Monday, March 05, 2007

Chapter 41: The Lost Canon of Rhetoric

Dally is in Venice, dresses like a boy, and calls herself Beppo. She works as a sales agent and model for Hunter, a budding artist. Like Dally, who could be either a girl or a boy to the casual observer, Hunter has his own ambiguity of appearance—he could be either young or old.

Hunter speaks to Dally of Venice’s lack of knowledge of a great war. Dally is understandably confused:

“It’s so far away the news hasn’t reached here ‘yet’?” She let a breathy go by then. “Or it hasn’t happened ‘yet’?”

Bilocations in space and time—is he an Einsteinean time/space traveler? If energy and matter are one, are time and space one?

Hunter’s response to Dally’s questioning ties in yet another element here—memory, or memoria, the lost canon of rhetoric:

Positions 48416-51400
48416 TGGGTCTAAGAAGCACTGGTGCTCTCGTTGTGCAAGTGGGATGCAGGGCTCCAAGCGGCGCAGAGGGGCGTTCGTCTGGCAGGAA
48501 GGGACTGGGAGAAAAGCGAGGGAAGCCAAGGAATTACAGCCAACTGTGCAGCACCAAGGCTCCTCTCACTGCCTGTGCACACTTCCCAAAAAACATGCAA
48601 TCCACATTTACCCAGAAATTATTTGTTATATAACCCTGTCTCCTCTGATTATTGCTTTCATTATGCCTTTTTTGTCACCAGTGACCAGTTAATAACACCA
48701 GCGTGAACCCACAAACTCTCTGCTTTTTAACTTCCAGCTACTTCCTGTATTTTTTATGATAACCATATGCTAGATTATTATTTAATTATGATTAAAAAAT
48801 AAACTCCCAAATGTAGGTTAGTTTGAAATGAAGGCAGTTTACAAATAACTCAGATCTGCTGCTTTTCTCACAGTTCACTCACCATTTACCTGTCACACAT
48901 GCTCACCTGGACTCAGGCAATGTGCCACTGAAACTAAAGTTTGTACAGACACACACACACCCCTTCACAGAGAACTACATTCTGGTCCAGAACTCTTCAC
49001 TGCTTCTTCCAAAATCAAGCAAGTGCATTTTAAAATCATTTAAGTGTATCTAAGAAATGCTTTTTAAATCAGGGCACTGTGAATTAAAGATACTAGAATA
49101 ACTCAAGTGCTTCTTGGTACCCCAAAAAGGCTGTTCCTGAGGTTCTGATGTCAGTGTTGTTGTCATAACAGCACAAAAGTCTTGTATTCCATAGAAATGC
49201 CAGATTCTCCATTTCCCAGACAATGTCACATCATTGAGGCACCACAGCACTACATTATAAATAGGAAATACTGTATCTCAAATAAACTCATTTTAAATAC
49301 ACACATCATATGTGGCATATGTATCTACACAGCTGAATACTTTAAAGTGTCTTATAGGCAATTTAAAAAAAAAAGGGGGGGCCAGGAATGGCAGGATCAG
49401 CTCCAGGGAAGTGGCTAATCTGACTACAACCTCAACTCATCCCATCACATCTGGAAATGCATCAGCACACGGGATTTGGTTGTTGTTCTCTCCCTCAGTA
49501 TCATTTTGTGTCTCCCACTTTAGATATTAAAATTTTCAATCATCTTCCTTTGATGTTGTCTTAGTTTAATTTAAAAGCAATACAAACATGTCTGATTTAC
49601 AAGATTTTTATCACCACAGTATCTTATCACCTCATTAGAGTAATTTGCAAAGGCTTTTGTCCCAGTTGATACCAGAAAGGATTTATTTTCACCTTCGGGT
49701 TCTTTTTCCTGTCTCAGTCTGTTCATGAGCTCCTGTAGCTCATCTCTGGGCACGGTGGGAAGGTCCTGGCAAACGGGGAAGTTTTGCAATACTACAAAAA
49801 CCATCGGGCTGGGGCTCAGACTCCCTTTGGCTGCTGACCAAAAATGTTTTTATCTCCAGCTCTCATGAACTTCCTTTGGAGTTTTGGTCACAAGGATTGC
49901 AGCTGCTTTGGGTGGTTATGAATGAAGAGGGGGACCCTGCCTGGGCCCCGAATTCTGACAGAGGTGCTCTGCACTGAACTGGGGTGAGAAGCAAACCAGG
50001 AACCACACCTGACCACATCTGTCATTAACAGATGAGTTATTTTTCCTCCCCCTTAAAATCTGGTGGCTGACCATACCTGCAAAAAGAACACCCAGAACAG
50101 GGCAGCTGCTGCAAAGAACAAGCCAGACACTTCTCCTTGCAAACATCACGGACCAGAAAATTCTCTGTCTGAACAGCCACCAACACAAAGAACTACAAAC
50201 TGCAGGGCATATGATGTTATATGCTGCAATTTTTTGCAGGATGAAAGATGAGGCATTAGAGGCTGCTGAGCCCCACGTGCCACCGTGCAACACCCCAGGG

“I wish I could remember. Anything. Whatever the time—reversal of ‘remembering’ is…” (577).

He goes on, making connections reminiscent of Lefevre’s work on space:

“Political space has its neutral ground. But does Time? is there such a thing as a
neutral hour? one that goes neither forward nor back? is that too much to hope?” (577)

In Tancredi, an artist Dally lusts after, we get a brief introduction to Marinetti and futurism.


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